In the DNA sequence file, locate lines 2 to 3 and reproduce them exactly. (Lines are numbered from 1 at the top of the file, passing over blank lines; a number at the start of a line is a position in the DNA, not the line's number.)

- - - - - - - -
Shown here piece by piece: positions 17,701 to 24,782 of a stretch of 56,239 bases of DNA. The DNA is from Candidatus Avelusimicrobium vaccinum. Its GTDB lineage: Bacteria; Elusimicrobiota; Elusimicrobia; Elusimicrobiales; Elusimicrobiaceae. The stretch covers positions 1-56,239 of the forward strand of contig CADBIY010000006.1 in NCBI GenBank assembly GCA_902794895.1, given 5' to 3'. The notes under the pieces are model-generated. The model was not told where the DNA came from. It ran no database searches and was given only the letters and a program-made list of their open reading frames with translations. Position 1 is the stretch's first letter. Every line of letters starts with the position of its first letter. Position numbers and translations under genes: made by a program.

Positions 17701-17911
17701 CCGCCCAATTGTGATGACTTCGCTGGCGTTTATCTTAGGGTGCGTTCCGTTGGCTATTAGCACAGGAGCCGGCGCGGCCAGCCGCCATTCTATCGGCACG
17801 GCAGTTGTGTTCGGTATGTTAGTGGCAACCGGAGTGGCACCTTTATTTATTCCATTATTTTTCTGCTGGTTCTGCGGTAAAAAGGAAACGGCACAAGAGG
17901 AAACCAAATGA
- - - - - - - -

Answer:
Positions 17701-17911
17701 CCGCCCAATTGTGATGACTTCGCTGGCGTTTATCTTAGGGTGCGTTCCGTTGGCTATTAGCACAGGAGCCGGCGCGGCCAGCCGCCATTCTATCGGCACG